Pool or spa? Outdoors or inside? Type of surface? Nature of source water? Self-maintained or with help from a service company? Deciding which test kit has the right features for your particular needs may best be determined by discussing your situation with an expert at your pool supplies store. You should consider:
Ease of Use
Buy a test kit you feel comfortable using, one that doesn’t intimidate you. After all, a test kit that sits on a shelf—no matter how good its chemistry—is a waste of money. You'll find it's a big help if the reagent caps are color-coded to the instructions.
A good basic test kit
should contain the following items:
Better test kits
- A test for sanitizer (chlorine or bromine) for health reasons
- A test for pH for health and maintenance reasons
- Complete test instructions
- Recommended ranges for each measurement
have the above features and also allow you to:
- Distinguish between free chlorine (active sanitizer) and combined chlorine (spent sanitizer), an important feature if you have high bather loads
- Test for total alkalinity
- Test for adjustments to pH (acid demand/base demand)
- Determine the correct amount of each chemical additive (treatment tables)
The best, most complete test kits
(generally used by professionals and do-it-yourself homeowners) have one or more of these, too:
- Test for calcium hardness (note: a test for "total hardness" is not as helpful)
- A test for cyanuric acid (a stabilizing treatment that slows down the destruction of chlorine by sunlight)
- Tests for iron and copper
In order to calculate effective water treatment dosages, true readings for each testing parameter are a must. Your best defense against buying an inaccurate test kit is a reputable manufacturer whose testing system has proven reliable and a professional, conscientious dealer.
If your test kit isn't made by a specialty chemical manufacturer, you may not be enjoying all the benefits of the latest technology. Also, if you ever question the accuracy of a test kit's chemistry, ask your retailer whether the manufacturer provides standard solutions to "test the test kit." The better ones usually do.
Consistency of Results
Your purpose in testing is to catch changes in your pool or spa's water chemistry before problems develop. So it is absolutely essential to be able to repeat tests accurately over periods of days, weeks, and months. In fact, many experienced pool/spa owners carefully log their testing and treatment regime.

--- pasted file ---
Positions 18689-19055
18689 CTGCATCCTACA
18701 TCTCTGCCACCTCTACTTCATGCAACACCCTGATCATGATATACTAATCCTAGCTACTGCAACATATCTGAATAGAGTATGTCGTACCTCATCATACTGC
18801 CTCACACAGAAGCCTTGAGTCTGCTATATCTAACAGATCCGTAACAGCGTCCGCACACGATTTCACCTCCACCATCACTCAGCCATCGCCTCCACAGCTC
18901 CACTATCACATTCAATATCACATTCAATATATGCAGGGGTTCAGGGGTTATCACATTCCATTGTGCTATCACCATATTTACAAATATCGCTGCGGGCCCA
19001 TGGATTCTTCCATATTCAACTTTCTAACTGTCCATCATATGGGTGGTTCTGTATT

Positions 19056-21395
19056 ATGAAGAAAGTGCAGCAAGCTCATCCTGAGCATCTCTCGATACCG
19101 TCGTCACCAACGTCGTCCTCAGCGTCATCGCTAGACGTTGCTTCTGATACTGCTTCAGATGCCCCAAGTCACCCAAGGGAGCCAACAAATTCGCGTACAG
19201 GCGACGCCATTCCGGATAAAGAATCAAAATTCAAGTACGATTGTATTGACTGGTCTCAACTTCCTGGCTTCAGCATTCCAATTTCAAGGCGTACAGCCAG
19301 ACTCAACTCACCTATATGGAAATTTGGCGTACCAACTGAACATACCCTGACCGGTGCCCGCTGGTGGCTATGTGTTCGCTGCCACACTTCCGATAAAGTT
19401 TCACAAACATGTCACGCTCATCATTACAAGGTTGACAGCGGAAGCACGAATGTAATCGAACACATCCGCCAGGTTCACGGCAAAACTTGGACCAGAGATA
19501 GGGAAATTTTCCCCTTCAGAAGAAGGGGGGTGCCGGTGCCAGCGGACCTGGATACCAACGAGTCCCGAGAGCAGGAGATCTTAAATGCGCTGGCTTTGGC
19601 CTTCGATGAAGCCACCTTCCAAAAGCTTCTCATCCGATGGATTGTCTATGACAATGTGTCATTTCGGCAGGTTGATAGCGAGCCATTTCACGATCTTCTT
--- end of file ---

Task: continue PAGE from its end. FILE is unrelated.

Suitability of Testing Method
For any test kit to be truly useful, the test results must be expressed in terms you can easily translate to a treatment or maintenance action. A prime example is the test for chlorine. A test using "OT" (orthotolidine) can only tell you the total amount of sanitizer in the water—not the amount of active sanitizer and not how much combined chlorine you need to destroy.
With low bather loads, you may be able to get by with using an OT test. However, most pool owners discover that using "DPD" reagents to measure chlorine is more helpful. That's because the DPD method allows you to distinguish between the free chlorine and combined chlorine in the water. All of which makes calculating treatment dosages easier and more accurate, so there are no more wasted treatment chemicals. A variation of the liquid DPD method is the FAS-DPD method that employs both a powder and a liquid reagent for analyzing chlorine levels. No color-matching is required with FAS-DPD, which makes it a favorite of testers with red-green colorblindness.
If you think test strips may be your best bet, consider this fact: the health inspectors who regulate public facilities do not use test strips. While test strips can provide peace of mind with a well-run pool or spa, liquid tests are still the gold standard of poolside water analysis particularly when trouble-shooting.
These are some of the factors worth considering when choosing the right test method for you. Whenever you're in doubt, ask your Taylor dealer for a recommendation. We manufacture a wide range of products to meet most needs.
Leading manufacturers carefully design their products for poolside use. The kits are free of glass or brittle plastic components which can cut and leave no waste paper to dispose of after testing. Color standards are protected from bleaching and scratching by a plastic faceplate. Fill marks are molded, not painted on.
You will use a good test kit frequently. When making your selection, consider how well the kit will withstand repeated use in a wet environment. Two indicators of a durable test kit are tearproof, waterproof instructions and vinyl reagent labels.
The best test kits are always in stock at your local pool/spa store. Make sure that replacement reagents are readily available, too.
To ensure an unbiased presentation of treatment alternatives, choose a kit from a manufacturer who doesn't make treatment chemicals. Taylor is an independent manufacturer.
As with any purchase, it pays to comparison shop using price as just one of several determining factors. The kit with the best value for your needs may not necessarily be the least expensive. Remember, when compared to your overall investment, a good test kit is inexpensive and indispensable.